IO infusion should be implemented in all critical situations when peripheral venous access is not easily obtainable” Petitpas et al (2016).
BACKGROUND: Indications for intra-osseous (IO) infusion are increasing in adults requiring administration of fluids and medications during initial resuscitation. However, this route is rarely used nowadays due to a lack of knowlegde and training. We reviewed the current evidence for its use in adults requiring resuscitative procedures, the contraindications of the technique, and modalities for catheter implementation and skill acquisition.
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METHODS: A PubMed search for all articles published up to December 2015 was performed by using the terms “Intra-osseous” AND “Adult”. Additional articles were included by using the “related citations” feature of PubMed or checking references of selected articles. Editorials, comments and case reports were excluded. Abstracts of all the articles that the search yielded were independently screened for eligibility by two authors and included in the analysis after mutual consensus. In total, 84 full-text articles were reviewed and 49 of these were useful for answering the following question “when, how, and for which population should an IO infusion be used in adults” were selected to prepare independent drafts. Once this step had been completed, all authors met, reviewed the drafts together, resolved disagreements by consensus with all the authors, and decided on the final version.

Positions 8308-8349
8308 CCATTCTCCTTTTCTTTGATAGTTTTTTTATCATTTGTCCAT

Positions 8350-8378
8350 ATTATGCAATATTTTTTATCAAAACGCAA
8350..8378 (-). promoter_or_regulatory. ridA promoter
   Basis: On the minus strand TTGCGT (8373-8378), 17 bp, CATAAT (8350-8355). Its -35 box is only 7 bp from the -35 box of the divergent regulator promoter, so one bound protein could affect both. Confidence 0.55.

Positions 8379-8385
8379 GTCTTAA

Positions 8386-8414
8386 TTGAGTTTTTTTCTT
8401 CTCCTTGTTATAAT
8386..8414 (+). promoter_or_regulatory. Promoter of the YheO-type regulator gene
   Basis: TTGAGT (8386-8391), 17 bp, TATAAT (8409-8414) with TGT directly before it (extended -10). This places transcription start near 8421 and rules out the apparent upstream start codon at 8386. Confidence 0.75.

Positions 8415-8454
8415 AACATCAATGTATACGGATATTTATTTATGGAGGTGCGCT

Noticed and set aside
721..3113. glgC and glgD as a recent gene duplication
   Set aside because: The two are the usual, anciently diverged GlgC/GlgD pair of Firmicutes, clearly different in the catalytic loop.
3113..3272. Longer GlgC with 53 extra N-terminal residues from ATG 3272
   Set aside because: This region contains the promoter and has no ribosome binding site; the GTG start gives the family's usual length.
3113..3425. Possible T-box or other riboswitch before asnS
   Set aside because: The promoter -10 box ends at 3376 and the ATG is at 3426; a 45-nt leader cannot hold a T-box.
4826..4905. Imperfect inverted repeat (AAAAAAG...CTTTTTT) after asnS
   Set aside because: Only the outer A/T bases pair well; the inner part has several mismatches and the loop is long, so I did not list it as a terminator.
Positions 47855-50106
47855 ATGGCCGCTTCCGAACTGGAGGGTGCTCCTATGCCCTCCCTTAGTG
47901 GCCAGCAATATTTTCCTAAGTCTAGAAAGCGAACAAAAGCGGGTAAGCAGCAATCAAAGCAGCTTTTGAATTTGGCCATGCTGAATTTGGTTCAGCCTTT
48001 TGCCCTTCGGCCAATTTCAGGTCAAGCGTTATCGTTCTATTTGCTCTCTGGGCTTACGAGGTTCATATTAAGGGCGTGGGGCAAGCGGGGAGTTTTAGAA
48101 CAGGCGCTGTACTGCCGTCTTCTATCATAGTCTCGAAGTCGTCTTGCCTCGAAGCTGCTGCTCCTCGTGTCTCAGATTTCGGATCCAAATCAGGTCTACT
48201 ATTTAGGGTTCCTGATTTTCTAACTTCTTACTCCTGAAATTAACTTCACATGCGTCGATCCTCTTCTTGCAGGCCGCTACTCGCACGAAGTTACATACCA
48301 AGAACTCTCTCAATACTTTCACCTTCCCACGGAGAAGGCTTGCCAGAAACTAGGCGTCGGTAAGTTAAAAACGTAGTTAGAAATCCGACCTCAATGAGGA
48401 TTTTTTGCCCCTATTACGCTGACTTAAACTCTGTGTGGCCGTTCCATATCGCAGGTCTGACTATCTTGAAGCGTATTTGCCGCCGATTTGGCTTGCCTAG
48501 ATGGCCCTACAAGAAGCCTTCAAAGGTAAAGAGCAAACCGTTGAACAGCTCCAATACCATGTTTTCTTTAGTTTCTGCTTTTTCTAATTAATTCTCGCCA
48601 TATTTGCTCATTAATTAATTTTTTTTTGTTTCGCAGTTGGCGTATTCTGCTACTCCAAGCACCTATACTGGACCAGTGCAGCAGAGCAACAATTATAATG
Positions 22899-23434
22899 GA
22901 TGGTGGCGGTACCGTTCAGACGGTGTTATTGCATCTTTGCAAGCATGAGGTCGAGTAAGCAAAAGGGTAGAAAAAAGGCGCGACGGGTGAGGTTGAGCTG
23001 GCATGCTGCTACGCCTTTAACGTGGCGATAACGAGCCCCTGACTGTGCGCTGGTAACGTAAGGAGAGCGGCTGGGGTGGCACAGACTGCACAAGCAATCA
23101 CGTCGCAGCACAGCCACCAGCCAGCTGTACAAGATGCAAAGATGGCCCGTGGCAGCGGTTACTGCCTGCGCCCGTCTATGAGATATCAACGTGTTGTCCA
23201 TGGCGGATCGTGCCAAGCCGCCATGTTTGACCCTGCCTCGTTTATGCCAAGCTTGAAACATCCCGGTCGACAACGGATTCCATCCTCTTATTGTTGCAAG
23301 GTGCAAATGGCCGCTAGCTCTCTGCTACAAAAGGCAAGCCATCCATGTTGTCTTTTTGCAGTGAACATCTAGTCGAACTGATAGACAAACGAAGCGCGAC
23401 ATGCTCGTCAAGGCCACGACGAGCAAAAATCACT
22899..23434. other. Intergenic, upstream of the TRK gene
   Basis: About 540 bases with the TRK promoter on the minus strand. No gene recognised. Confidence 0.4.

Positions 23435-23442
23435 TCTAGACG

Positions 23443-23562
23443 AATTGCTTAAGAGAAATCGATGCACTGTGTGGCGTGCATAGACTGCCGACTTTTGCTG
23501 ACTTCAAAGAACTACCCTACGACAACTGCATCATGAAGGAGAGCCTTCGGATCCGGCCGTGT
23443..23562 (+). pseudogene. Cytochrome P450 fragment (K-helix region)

RESULTS: IO infusion should be implemented in all critical situations when peripheral venous access is not easily obtainable. Contraindications are few and complications are uncommon, most of the time bound to prolonged use. The IO infusion allows for blood sampling and administration of virtually all types of fluids and medications including vasopressors, with a bioavailability close to the intravenous route. Unfortunately, IO infusion remains underused in adults even though learning the technique is rapid and easy.
CONCLUSIONS: Indications for IO infusion use in adults requiring urgent parenteral access and having difficult intravenous access are increasing. Physicians working in emergency departments or intensive care units should learn the procedures for catheter insertion and maintenance, the contraindications of the technique, and the possibilities this access offers.
Petitpas, F., Guenezan, J., Vendeuvre, T., Scepi, M., Oriot, D. and Mimoz, O. (2016) Use of intra-osseous access in adults: a systematic review. Critical Care. 20(1), p.102.
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